Another example is the campaign I've just finished listening to, The Wizard of Oz. It follows the movie fairly faithfully up until the protagonists meet the Wizard (though a bit more smoothly in some places, as the players get some good dice rolls in when facing the obstacles the Wicked Witch puts in their path) -- and then the players have to decide how best to tackle the job of stealing the Wicked Witch's broom for the Wizard, at which point the plot jumps dramatically off the rails, and the campaign ends up turning into a four-episode, eight-hour epic fantasy quest with cut-throat politics and dragons. Bits of it are amazingly poetic and surprisingly moving, and it's the one so far where I really felt at the end like I had been immersed in a story and not just been listening to a group of friends joking around. (Not that there's anything wrong with listening to a group of friends joking around; that describes most of the podcasts I listen to regularly.)
2. Our run of The 25th Annual Putnam County Spelling Bee has ended, as usual just when I felt I was really beginning to get the hang of it. (If I ever get to the end of a show and think, that's okay, there wasn't anything left to do here, that's when I'll really be sad.)
Next up is another production with a very long title, The Farndale Avenue Housing Estate Townswomen's Guild Operatic Society production of The Mikado. It's this year's big production by the director who's done Oliver! and Chicago and suchlike in previous years, and I was actually quite looking forward to having nothing to do with it for a change, but then I was invited to come on board as assistant director and gets some hands-on experience in the running of a big production, and I didn't feel I could say no.
3. I got to go to exactly one meeting of the gaming group between the end of rehearsals for Spelling Bee and the beginning of rehearsals for Mikado, but I got to do the things I'd wanted to do, so that was good. As I mentioned last time, I had two games I wanted to play, and I got to play both.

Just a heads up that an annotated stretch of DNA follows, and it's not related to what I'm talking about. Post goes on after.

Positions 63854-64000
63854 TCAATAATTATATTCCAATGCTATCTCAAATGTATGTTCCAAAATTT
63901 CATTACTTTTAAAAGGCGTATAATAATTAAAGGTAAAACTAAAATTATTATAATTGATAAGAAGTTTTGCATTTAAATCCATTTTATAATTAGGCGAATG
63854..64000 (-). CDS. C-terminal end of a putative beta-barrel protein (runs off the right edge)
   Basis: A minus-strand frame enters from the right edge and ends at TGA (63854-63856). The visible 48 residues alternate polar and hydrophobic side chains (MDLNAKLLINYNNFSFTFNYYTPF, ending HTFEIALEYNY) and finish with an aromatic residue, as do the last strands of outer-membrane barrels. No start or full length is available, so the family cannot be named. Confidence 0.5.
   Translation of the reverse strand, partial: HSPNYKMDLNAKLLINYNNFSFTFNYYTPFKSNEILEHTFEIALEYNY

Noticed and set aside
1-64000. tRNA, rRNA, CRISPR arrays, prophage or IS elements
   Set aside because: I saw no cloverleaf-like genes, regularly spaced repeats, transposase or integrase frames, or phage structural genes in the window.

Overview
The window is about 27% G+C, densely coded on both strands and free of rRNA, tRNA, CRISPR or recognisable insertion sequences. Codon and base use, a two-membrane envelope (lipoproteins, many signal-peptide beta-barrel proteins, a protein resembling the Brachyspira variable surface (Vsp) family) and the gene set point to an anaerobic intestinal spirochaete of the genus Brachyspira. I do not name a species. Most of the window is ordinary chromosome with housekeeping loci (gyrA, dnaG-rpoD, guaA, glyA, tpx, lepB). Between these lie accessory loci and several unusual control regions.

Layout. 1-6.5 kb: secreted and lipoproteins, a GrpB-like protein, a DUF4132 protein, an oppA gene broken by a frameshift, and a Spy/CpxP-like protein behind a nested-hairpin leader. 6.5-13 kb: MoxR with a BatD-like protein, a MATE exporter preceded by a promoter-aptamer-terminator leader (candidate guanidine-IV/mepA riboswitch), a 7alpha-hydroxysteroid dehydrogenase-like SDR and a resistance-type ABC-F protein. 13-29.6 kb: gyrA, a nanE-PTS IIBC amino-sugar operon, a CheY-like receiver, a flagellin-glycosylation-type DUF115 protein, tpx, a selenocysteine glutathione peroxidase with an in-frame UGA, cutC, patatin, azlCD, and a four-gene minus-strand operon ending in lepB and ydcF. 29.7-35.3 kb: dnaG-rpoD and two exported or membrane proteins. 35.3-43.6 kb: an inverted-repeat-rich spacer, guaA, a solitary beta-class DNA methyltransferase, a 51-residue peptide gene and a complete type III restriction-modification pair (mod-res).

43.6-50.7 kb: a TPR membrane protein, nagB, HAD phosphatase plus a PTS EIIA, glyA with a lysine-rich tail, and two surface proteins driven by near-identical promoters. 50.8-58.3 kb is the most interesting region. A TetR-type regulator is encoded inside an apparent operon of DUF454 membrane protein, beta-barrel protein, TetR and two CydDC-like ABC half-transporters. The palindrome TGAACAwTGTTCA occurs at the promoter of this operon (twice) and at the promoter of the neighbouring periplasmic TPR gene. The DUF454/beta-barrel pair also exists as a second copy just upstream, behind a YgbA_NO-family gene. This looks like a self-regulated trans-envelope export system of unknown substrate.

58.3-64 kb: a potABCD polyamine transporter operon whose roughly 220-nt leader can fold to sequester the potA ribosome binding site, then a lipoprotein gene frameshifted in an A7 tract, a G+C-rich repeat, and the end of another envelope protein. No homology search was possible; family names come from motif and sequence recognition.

Ingenious is an abstract pattern-based competitive game with a tricky scoring mechanic where each player is scored on several different criteria and only the lowest score counts, so if you get too focussed on building up on one score and neglect the others you can easily find yourself in real trouble. I started playing the app version last year and was sufficiently impressed by it to buy the physical game in the hope of finding people to play it with me. As it happened I found two, which made things interesting because the app version only does two-player games and so I'd never played a three-player game before. It turns out that, like many other games, it's rather more complicated and more difficult to get on top of with two opponents than with only one. I ended up not coming last, and considered myself well satisfied with my performance. The other two players seemed to enjoy themselves too, so I expect I'll take it along again another time.
Forbidden Island, which my brother gave me for Christmas, is a collaborative game in which the players are exploring an island for centuries-old lost treasures while dealing with the inconvenient fact that the island is rapidly sinking. (If memory serves, the manual claims that this is the result of an ancient booby trap set by the owners of the lost treasures, who apparently really didn't want them to be found again.) Mechanically, it's kind of like a more family friendly (less complicated, less worldwide catastrophe depicting) version of the collaborative game Pandemic, which is not a coincidence as they're both designed by Matt Leacock.